4. The care of children.
Alan White is in the New Statesman, talking about the troubling and regularly lethal use of force in juvenile detention centres in the UK.

5. Thoughts on Thinking.
This TLS review of a new Latin-English scholarly edition of Hobbes’ Leviathan is very good, if you are interested in such things. Hobbes is many things to us, but what he mostly was to his contemporaries was very disturbing.

6. Reality has a strong…
… liberal bias but Anglo politics, apparently, has a measurable conservative one. Wonkblog has the breakdown on a Berkley working paper which, as far as I can tell, confirms clearly something I have suspected for a long time.

Politicians of all parties consistently and significantly over-estimate the ‘conservativeness’ of their constituencies. Liberal politicians underestimate the strength of support for liberal politicians, and conservatives, by a much larger margin, over-estimate the dominance of conservative support in their districts and in the polity at large. Key quote on that one from the original article:

[…] nearly half of conservative politicians appear to believe that they represent a district that is more conservative on these issues than is the most conservative district in the entire country.

“These issues” being healthcare and gay marriage.

Reality is more biased toward liberals than even the liberals imagine.

Dylan Matthews conclusion:

The research here is young and, as a general rule, reading too much into a single working paper is foolhardy. It’d be good, for one thing, to perform district-level surveys to confirm these findings. But the data holds against a battery of robustness checks the authors threw at it. The finding on conservative legislators in particular is so large that it’s hard to imagine any subsequent research would completely overturn it. But if the findings hold, they suggest both that epistemic closure on the right is real and affects state-level policymaking, and that there is a systematic bias against liberal policies at the state level.

That’s why it’s so damn hard to get liberal policies through our legislatures. Elected officials are permanently afraid of electoral punishment from a reactionary ‘majority’ of Edwardian moral vigilantes which simply does not exist.

11 Giants for the price of 1

Warning: this could get long. It also, at least technically, contains spoilers.

I love Doctor Who. I love Star Trek and BSG and Bab5 and Firefly, too. No question. But they’re not Doctor Who. Neither was Blakes 7, or any of the other sci-fi classics where the future had a British accent. The show’s commercial success is quite extraordinary, particularly now that the international mass market has bought into New Who.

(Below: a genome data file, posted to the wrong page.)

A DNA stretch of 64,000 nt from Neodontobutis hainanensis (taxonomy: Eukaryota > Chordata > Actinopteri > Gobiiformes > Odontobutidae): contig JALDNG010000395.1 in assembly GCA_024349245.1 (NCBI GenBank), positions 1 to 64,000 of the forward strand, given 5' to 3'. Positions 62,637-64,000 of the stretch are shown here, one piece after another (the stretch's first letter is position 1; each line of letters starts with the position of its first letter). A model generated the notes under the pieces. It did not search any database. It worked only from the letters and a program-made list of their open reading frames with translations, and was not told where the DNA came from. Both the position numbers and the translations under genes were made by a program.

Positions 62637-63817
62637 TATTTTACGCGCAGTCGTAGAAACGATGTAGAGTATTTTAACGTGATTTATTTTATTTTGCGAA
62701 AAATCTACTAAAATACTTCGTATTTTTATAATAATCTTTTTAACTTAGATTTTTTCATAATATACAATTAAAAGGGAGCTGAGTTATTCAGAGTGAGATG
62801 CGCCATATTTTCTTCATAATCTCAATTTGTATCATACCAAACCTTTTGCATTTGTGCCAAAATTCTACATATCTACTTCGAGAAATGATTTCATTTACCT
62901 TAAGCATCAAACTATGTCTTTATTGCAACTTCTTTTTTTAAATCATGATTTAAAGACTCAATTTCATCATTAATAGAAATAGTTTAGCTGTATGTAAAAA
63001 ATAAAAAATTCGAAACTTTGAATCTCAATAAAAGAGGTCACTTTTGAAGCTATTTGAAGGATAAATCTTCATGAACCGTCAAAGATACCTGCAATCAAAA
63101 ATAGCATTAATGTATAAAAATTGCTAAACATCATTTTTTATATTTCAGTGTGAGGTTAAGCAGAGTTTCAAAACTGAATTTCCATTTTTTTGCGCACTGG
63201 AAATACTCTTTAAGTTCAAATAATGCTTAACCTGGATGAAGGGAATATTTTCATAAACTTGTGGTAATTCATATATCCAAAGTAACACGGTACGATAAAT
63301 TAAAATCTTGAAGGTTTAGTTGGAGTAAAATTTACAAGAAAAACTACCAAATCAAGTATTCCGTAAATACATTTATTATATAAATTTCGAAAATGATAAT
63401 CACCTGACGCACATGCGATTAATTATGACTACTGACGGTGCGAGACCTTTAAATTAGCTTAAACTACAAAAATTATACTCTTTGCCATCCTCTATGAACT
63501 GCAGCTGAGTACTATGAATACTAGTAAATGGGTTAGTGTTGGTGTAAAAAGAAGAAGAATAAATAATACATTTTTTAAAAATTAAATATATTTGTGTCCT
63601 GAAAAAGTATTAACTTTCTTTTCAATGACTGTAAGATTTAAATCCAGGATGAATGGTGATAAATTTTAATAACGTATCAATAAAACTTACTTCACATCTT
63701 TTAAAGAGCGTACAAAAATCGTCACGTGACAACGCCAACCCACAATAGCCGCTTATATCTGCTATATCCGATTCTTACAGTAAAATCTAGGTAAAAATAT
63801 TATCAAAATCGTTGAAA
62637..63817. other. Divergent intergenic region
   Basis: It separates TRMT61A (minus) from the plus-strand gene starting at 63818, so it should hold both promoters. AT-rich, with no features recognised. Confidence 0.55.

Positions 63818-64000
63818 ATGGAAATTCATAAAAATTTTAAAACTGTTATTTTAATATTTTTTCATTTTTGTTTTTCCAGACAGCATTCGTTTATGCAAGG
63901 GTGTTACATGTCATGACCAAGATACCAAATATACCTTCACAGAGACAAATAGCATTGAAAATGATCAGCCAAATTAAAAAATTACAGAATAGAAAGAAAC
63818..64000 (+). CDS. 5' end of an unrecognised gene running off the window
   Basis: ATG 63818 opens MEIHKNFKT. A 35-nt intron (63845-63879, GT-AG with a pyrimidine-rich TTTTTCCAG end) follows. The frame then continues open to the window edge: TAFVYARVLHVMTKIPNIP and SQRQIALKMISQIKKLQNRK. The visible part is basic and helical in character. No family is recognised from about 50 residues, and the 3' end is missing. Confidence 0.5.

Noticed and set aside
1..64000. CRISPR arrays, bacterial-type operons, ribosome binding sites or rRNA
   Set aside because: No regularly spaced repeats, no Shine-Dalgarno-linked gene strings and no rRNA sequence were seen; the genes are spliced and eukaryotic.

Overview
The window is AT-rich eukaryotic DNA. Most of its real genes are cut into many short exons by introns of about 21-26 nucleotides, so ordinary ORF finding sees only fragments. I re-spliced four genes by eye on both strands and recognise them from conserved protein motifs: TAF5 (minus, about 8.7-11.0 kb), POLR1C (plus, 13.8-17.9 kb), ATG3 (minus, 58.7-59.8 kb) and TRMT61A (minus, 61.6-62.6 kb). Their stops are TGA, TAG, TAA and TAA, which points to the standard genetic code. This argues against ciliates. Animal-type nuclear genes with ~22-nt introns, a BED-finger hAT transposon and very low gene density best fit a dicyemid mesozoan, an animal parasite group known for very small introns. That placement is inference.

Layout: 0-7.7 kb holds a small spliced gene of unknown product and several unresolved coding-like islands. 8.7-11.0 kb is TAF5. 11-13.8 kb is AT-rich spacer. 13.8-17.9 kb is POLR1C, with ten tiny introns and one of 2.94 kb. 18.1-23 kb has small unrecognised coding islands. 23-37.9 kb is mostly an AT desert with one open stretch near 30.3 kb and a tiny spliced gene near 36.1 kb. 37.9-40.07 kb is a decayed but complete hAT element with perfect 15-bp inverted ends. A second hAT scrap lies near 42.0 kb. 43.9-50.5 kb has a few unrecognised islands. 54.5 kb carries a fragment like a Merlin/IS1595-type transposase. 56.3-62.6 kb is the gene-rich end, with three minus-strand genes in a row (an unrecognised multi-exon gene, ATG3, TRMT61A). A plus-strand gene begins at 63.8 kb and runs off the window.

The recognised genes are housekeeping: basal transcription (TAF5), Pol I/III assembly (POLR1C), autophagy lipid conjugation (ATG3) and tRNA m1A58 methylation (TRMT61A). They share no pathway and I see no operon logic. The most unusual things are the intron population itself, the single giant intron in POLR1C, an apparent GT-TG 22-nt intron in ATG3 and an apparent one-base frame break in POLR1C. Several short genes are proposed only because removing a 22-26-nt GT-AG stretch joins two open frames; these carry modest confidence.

Continue reading ’11 Giants for the price of 1′

Friday Giant 1: Jerry Rawlings

J. J. Rawlings As this blog is in large part an exercise in reflexivity, I’m going to be riffing off a friendly Giants’ fan and making a regular feature of Friday posts talking about people I find significant, or who others find significant. My goal is to identify the giants I have chosen to perch on, the causes for and implications of those choices, and thus to examine the more general issue of how our choice of heroes can change the world. I grew up in Ghana, in West Africa, during the 1980s and early 1990s. During that 16-year period the nation underwent enormous challenges, and responded to them with remarkable changes. The Big Man in Ghana from 1981 to 2000 was, indisputably, Jerry John Rawlings. He stands alongside Kwame Nkrumah as the Founding Fathers of Ghanaian nationhood, and he came to power in a military coup. He repaired Ghana’s economy, but he also conducted purges, executed rivals and caused disappearances. He launched Ghana’s modern democracy and he retired when the constitution told him to. He materially affected how my understanding of politics and world affairs developed, and he helped found a remarkable young nation.

Continue reading ‘Friday Giant 1: Jerry Rawlings’

Brains; Trust.

Being of the Usenet generation, I have a tendency to see the modern blogosphere as its natural heir. It inherits the best aspects; self-organising communities, wide spread of technical and other interests, threaded discussion, each anchored to a parent article, and so on. It also avoids the worst aspects; the flame-wars, the incessant trolling, the spam, the… ohwait.

Continue reading ‘Brains; Trust.’

August 2019
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Per Argument Ad Astra

Politics, history, economics and rampant speculation from a victim of the Great Recession, currently at large in the West Midlands.

"When the regulation, therefore, is in favour of the workmen, it is always just and equitable; but it is sometimes otherwise when in favour of the masters."
                -- Adam Smith